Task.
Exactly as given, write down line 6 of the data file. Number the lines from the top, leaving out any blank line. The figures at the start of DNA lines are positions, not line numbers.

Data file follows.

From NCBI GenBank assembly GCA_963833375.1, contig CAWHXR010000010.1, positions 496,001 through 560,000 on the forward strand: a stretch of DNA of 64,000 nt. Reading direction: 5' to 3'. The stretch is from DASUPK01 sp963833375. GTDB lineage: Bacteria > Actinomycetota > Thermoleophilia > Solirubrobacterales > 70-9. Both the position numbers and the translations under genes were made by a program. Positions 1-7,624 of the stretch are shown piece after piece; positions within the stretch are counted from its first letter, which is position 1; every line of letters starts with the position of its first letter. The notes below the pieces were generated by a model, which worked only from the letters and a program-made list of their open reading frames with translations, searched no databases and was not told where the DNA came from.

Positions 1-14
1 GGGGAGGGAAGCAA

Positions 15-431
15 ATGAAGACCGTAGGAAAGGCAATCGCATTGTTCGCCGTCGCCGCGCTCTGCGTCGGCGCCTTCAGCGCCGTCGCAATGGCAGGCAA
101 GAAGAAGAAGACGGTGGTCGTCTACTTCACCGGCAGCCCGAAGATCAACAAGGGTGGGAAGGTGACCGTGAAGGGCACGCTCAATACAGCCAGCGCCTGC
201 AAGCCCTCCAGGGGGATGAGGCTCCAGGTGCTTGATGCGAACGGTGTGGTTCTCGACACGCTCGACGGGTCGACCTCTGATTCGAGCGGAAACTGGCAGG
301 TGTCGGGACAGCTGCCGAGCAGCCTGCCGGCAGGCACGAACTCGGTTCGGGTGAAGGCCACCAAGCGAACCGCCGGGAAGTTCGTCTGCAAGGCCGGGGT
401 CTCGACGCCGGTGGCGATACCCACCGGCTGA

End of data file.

101 GAAGAAGAAGACGGTGGTCGTCTACTTCACCGGCAGCCCGAAGATCAACAAGGGTGGGAAGGTGACCGTGAAGGGCACGCTCAATACAGCCAGCGCCTGC